Buxton, R. T., Pearson, A. L., Allen, C., Fristrup, K., & Wittemyer, G. (2021). A synthesis of health benefits of natural sounds and their distribution in national parks. Proceedings of the National Academy of Sciences, 118(14), e2013097118.

Medvedev, O., Shepherd, D., & Hautus, M. J. (2015). The restorative potential of soundscapes: A physiological investigation. Applied Acoustics, pp. 96, 20–26.

Smalley, A. J., White, M. P., Ripley, R., Atack, T. X., Lomas, E., Sharples, M., … & Depledge, M. H. (2022). Forest 404: Using a BBC drama series to explore the impact of nature’s changing soundscapes on human well-being and behavior. Global Environmental Change, 74, 102497.

Bentley, P. R., Fisher, J. C., Dallimer, M., Fish, R. D., Austen, G. E., Irvine, K. N., & Davies, Z. G. (2022). Nature, smells, and human wellbeing. Ambio, 1-14.

Alvarsson, J. J., Wiens, S., & Nilsson, M. E. (2010). Stress recovery during exposure to nature sound and environmental noise. International journal of environmental research and public health, 7(3), 1036-1046.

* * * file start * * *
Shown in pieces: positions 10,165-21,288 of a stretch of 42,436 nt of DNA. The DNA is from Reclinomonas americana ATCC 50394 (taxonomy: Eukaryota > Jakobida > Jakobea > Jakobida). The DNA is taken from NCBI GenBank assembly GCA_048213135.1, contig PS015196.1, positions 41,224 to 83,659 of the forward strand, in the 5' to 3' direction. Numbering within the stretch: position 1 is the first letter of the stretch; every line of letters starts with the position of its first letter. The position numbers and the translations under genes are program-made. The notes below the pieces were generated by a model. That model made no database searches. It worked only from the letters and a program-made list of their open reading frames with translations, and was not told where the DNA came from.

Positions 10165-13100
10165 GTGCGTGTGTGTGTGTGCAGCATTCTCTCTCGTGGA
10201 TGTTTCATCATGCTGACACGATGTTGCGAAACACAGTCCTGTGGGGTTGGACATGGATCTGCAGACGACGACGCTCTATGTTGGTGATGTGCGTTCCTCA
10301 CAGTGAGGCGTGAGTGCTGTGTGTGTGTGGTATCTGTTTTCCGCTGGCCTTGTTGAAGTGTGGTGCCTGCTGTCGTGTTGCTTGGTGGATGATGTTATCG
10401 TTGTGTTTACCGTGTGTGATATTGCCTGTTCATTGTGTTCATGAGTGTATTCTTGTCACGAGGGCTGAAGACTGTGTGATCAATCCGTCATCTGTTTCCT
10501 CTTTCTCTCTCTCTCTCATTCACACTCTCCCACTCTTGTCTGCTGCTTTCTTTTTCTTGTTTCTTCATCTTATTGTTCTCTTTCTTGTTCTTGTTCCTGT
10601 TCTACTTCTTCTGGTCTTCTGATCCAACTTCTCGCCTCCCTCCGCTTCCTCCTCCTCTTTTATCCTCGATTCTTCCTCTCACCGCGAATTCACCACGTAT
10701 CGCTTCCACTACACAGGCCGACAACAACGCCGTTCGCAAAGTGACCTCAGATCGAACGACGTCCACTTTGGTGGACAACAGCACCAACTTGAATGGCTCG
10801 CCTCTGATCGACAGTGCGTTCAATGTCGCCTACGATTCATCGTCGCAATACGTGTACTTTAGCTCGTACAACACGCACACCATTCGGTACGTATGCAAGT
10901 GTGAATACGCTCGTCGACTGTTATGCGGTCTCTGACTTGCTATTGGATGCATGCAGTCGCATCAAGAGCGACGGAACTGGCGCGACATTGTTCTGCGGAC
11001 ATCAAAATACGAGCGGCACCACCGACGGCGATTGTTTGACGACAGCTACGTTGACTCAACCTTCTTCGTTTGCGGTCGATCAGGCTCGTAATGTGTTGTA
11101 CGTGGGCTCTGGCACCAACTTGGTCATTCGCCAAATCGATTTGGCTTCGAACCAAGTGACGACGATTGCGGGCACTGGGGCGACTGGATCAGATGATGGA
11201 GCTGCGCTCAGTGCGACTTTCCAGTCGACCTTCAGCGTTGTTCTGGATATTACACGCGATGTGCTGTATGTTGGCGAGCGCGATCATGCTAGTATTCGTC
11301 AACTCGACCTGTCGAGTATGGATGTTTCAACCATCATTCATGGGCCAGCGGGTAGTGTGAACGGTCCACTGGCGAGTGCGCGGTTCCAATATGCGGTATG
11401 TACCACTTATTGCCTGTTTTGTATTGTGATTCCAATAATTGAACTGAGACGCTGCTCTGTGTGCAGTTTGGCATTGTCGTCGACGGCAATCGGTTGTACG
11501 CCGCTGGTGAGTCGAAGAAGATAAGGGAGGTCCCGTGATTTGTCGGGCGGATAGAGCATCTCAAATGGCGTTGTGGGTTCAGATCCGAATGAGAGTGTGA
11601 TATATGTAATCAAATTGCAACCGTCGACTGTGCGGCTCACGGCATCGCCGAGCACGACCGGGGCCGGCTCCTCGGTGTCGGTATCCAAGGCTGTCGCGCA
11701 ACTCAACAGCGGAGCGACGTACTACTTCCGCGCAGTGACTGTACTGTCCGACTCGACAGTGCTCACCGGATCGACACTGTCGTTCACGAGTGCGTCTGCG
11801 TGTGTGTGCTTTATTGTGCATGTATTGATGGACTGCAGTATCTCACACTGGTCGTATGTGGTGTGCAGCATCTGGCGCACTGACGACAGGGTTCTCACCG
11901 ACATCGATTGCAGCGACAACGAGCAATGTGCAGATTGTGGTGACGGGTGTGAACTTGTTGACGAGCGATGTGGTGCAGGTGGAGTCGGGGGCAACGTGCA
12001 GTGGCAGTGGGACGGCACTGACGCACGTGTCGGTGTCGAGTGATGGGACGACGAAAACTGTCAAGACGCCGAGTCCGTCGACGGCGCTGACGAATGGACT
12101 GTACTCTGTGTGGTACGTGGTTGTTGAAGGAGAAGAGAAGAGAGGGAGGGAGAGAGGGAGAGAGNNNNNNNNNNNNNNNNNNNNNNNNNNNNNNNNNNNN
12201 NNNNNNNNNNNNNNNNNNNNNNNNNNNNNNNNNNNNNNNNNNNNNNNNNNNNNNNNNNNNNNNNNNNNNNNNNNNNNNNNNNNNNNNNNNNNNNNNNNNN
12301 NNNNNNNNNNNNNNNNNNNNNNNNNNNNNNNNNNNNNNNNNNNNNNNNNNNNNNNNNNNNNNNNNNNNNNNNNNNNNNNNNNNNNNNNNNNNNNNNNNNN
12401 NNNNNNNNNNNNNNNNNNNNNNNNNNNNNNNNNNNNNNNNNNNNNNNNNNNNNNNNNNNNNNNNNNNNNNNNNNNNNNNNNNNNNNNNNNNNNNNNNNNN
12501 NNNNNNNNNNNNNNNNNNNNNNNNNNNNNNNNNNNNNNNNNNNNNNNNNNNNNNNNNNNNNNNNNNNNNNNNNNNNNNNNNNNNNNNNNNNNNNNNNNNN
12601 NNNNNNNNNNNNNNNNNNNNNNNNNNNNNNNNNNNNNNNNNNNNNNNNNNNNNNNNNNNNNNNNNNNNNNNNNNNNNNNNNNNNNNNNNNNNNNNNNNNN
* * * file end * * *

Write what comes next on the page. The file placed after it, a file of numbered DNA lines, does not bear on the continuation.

Qiu, M., & Zhang, J. (2021). Exploring the perceived restorativeness of natural soundscapes under the global pandemic of COVID-19: A moderated mediation model. Plos one, 16(8), e0256855.

Aletta, F., Oberman, T., & Kang, J. (2018). Associations between positive health-related effects and soundscapes perceptual constructs: A systematic review. International journal of environmental research and public health, 15(11), 2392.

van den Bosch, K. A., Andringa, T. C., Peterson, W., Ruijssenaars, W. A., & Vlaskamp, C. (2017). A comparison of natural and non-natural soundscapes on people with severe or profound intellectual and multiple disabilities. Journal of intellectual & developmental disability, 42(3), 301-307.